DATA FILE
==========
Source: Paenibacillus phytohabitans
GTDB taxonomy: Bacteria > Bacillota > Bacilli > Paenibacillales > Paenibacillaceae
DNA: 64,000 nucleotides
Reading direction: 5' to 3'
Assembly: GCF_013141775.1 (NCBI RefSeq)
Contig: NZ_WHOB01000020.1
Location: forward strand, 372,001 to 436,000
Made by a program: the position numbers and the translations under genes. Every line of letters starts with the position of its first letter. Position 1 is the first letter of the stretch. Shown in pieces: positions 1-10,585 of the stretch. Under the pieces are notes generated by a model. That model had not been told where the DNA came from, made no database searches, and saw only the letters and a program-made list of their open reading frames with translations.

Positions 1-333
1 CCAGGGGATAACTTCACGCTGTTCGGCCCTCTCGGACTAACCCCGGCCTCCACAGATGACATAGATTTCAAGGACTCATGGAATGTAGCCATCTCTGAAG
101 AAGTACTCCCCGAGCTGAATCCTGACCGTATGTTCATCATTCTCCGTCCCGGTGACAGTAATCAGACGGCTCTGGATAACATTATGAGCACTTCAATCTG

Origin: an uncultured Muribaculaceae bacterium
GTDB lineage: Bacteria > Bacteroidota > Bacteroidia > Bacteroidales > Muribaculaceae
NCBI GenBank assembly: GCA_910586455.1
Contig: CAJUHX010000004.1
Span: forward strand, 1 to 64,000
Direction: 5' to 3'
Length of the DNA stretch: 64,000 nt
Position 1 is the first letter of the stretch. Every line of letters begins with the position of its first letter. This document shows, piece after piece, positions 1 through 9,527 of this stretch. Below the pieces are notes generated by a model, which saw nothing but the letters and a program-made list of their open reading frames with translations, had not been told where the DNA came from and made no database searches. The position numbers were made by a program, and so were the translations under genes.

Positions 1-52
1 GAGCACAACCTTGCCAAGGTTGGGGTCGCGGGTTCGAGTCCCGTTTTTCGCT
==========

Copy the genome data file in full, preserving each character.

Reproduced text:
Source: Paenibacillus phytohabitans
GTDB taxonomy: Bacteria > Bacillota > Bacilli > Paenibacillales > Paenibacillaceae
DNA: 64,000 nucleotides
Reading direction: 5' to 3'
Assembly: GCF_013141775.1 (NCBI RefSeq)
Contig: NZ_WHOB01000020.1
Location: forward strand, 372,001 to 436,000
Made by a program: the position numbers and the translations under genes. Every line of letters starts with the position of its first letter. Position 1 is the first letter of the stretch. Shown in pieces: positions 1-10,585 of the stretch. Under the pieces are notes generated by a model. That model had not been told where the DNA came from, made no database searches, and saw only the letters and a program-made list of their open reading frames with translations.

Positions 1-333
1 CCAGGGGATAACTTCACGCTGTTCGGCCCTCTCGGACTAACCCCGGCCTCCACAGATGACATAGATTTCAAGGACTCATGGAATGTAGCCATCTCTGAAG
101 AAGTACTCCCCGAGCTGAATCCTGACCGTATGTTCATCATTCTCCGTCCCGGTGACAGTAATCAGACGGCTCTGGATAACATTATGAGCACTTCAATCTG

Origin: an uncultured Muribaculaceae bacterium
GTDB lineage: Bacteria > Bacteroidota > Bacteroidia > Bacteroidales > Muribaculaceae
NCBI GenBank assembly: GCA_910586455.1
Contig: CAJUHX010000004.1
Span: forward strand, 1 to 64,000
Direction: 5' to 3'
Length of the DNA stretch: 64,000 nt
Position 1 is the first letter of the stretch. Every line of letters begins with the position of its first letter. This document shows, piece after piece, positions 1 through 9,527 of this stretch. Below the pieces are notes generated by a model, which saw nothing but the letters and a program-made list of their open reading frames with translations, had not been told where the DNA came from and made no database searches. The position numbers were made by a program, and so were the translations under genes.

Positions 1-52
1 GAGCACAACCTTGCCAAGGTTGGGGTCGCGGGTTCGAGTCCCGTTTTTCGCT